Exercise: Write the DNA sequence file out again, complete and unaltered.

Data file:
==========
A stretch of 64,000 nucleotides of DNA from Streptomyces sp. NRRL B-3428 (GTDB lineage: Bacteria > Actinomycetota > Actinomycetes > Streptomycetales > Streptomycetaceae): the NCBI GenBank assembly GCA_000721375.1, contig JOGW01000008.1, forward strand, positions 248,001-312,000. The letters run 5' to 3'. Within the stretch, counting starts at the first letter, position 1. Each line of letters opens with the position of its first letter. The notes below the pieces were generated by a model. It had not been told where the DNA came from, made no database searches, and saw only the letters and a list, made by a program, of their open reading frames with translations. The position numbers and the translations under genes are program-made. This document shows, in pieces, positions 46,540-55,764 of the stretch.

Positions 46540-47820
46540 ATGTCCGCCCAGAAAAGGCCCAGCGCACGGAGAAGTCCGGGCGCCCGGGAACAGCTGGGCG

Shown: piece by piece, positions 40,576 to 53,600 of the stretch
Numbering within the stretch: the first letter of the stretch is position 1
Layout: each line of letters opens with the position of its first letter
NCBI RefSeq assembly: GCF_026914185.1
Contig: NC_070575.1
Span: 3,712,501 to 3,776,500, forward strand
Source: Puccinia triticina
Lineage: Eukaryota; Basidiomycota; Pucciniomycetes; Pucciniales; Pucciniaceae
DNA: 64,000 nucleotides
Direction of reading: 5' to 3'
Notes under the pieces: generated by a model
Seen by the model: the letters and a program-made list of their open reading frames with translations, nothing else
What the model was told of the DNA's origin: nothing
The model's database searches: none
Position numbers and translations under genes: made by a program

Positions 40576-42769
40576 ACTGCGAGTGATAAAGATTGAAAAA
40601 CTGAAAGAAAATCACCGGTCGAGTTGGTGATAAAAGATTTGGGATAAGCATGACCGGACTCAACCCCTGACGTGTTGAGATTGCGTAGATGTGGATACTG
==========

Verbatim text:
A stretch of 64,000 nucleotides of DNA from Streptomyces sp. NRRL B-3428 (GTDB lineage: Bacteria > Actinomycetota > Actinomycetes > Streptomycetales > Streptomycetaceae): the NCBI GenBank assembly GCA_000721375.1, contig JOGW01000008.1, forward strand, positions 248,001-312,000. The letters run 5' to 3'. Within the stretch, counting starts at the first letter, position 1. Each line of letters opens with the position of its first letter. The notes below the pieces were generated by a model. It had not been told where the DNA came from, made no database searches, and saw only the letters and a list, made by a program, of their open reading frames with translations. The position numbers and the translations under genes are program-made. This document shows, in pieces, positions 46,540-55,764 of the stretch.

Positions 46540-47820
46540 ATGTCCGCCCAGAAAAGGCCCAGCGCACGGAGAAGTCCGGGCGCCCGGGAACAGCTGGGCG

Shown: piece by piece, positions 40,576 to 53,600 of the stretch
Numbering within the stretch: the first letter of the stretch is position 1
Layout: each line of letters opens with the position of its first letter
NCBI RefSeq assembly: GCF_026914185.1
Contig: NC_070575.1
Span: 3,712,501 to 3,776,500, forward strand
Source: Puccinia triticina
Lineage: Eukaryota; Basidiomycota; Pucciniomycetes; Pucciniales; Pucciniaceae
DNA: 64,000 nucleotides
Direction of reading: 5' to 3'
Notes under the pieces: generated by a model
Seen by the model: the letters and a program-made list of their open reading frames with translations, nothing else
What the model was told of the DNA's origin: nothing
The model's database searches: none
Position numbers and translations under genes: made by a program

Positions 40576-42769
40576 ACTGCGAGTGATAAAGATTGAAAAA
40601 CTGAAAGAAAATCACCGGTCGAGTTGGTGATAAAAGATTTGGGATAAGCATGACCGGACTCAACCCCTGACGTGTTGAGATTGCGTAGATGTGGATACTG